Review of “50 Things You Should Know About Titanic” by Sean Callery

Like the analogously named books about World War I and World War II, inter alia, this small book on the Titanic is replete with excellent pictures, entertaining fact-boxes, and reader-friendly infographics. Sean Callery is a journalist and teacher who has written about the Titanic before, and here contributes to the “50 Things” series with an excellent, photo-filled history.

9781682970232

The Titanic was the largest ocean liner ever made when it was built in 1912. It sank early on the morning of April 15, 1912 on its maiden voyage, however, after colliding with an iceberg on the way from Southampton on the south coast of England, to New York City.

titanic_voyage_map

Disasters always capture our imaginations. Andrew O’Connell, an editor with the Harvard Business Review Group, has written about the phenomenon, and summarized our fixation in an interview:

“Well, disaster stories are great. . . . you always want to know how they’re going to end, you know, what’s going to happen. But even more than that, they’re really great to read because you put yourself in the place of the person who’s been lost in the woods, or knocked overboard, or whatever it is. And you think . . would I be able to survive that, would I have the grit, or would have the strength. But even more is the question of, would I be able to make some of those difficult choices that people in disasters often have to make. And the moral stakes, if they’re really high, they can make a story incredibly gripping.”

Titanic on her sea trials, April 2, 1912

Titanic on her sea trials, April 2, 1912

For these reasons and more, few people don’t find the story of the Titanic fascinating. The Washington Post reported in 2012:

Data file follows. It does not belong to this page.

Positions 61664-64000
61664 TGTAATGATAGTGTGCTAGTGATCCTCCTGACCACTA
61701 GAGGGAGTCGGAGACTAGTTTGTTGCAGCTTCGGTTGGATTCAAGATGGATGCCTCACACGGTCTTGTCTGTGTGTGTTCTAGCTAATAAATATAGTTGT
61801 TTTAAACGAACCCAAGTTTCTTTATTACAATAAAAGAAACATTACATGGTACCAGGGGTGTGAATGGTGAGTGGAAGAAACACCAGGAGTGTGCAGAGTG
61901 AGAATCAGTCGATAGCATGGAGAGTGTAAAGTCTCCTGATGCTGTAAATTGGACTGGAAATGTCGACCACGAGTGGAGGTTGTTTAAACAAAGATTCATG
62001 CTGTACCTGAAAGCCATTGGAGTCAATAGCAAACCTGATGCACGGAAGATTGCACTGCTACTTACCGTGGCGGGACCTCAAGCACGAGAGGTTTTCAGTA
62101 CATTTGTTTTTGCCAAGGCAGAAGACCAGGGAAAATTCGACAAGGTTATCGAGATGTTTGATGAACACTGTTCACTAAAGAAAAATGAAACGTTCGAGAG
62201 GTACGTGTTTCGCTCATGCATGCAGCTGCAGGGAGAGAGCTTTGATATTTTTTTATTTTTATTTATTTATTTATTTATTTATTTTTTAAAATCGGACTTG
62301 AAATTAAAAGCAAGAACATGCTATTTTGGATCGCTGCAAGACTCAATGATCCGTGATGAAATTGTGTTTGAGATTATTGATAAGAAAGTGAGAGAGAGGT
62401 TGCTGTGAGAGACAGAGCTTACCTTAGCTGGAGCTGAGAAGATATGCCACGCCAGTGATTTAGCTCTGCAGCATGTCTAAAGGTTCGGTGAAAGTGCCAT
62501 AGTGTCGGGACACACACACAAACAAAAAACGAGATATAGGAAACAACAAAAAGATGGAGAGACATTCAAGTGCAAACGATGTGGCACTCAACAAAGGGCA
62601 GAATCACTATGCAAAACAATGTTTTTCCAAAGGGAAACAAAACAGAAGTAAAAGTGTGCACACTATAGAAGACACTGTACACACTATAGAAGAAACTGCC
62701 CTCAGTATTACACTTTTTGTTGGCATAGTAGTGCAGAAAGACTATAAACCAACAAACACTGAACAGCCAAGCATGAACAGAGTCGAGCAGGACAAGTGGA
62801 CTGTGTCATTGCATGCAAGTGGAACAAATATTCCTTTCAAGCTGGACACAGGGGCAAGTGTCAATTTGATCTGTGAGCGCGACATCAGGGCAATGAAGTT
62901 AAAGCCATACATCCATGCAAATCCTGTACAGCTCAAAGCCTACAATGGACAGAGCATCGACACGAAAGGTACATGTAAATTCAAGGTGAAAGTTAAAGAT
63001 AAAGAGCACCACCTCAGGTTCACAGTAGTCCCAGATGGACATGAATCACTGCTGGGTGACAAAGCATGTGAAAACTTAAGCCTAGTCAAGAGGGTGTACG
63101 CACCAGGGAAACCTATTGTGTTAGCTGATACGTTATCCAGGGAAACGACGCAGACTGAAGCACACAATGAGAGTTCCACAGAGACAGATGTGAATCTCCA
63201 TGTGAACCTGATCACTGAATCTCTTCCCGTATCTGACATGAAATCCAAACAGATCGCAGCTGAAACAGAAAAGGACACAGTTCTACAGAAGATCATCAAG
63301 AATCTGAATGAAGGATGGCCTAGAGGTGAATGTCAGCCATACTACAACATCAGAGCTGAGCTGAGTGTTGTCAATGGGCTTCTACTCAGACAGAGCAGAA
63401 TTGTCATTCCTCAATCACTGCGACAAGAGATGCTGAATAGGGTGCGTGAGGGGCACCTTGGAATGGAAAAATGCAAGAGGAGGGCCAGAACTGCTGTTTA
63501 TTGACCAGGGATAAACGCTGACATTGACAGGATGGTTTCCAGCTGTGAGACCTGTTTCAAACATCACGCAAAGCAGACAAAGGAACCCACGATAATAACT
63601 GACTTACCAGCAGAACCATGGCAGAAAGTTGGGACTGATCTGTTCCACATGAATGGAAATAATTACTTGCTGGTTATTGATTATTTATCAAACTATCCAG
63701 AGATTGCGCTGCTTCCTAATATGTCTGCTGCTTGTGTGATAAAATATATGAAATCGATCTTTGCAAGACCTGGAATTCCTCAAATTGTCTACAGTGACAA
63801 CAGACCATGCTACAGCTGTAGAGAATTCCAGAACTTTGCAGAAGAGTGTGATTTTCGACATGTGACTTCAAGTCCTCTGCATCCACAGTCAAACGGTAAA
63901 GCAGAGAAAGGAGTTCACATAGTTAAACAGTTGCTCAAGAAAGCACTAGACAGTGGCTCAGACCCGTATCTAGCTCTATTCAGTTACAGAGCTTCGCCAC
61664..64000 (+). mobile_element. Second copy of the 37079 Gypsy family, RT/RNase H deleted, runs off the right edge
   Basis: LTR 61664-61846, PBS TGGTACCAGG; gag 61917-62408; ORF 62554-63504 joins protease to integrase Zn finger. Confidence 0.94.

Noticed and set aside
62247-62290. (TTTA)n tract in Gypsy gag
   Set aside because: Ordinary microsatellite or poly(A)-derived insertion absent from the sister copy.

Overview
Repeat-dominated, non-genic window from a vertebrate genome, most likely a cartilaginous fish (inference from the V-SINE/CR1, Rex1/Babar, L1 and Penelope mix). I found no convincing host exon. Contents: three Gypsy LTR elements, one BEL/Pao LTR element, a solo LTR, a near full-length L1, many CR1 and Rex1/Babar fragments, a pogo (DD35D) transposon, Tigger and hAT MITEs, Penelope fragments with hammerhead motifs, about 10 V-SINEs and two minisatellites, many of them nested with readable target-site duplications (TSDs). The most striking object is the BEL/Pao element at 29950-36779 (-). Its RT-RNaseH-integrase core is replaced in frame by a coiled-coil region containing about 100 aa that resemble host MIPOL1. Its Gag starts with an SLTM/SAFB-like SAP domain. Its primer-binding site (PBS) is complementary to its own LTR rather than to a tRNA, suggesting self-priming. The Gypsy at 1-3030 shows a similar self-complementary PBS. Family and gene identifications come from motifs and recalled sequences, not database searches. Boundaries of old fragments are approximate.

“There are more than 100 Titanic-related museums and monuments worldwide, and on March 31 [2012], Belfast added another to the list, unveiling a $150 million tourist center on the slipway where the Titanic was built from 1909 to 1911.”

More than 1500 people lost their lives in the disaster.

The wreckage was not discovered until late 1985. Since then thousands of objects have been retrieved and studied.

The author puts the tragedy in context by including background on the state of transportation and technology at the time, and on the demand for transatlantic voyages by both emigrants and by wealthy vacationers.

1912 engraving of the sinking of the Titanic

1912 engraving of the sinking of the Titanic

He reviews the process of constructing the Titanic and explains how it was powered – it used 750 tons of coal a day!

He also provides an overview on who the passengers were, especially interesting because of the cost of the trip. There were 2,223 people on board the ship. A first-class ticket (of which 325 were sold) cost 870 pounds, the equivalent of about $100,000 today. Some of these passengers brought their own staff along as well. There were also 284 second-class passengers who paid approximately $585 in today’s dollars, and the rest, 708 people, were in third class, or “steerage,” for which they paid around $365 each. These third-class passengers came from at least 20 countries, and many did not speak English. They were confined below behind locked gates with armed guards, and permitted on deck for only one hour a day. Third-class passengers also shared only two bathrooms, one for men and one for women. Additionally, there were 891 crew members.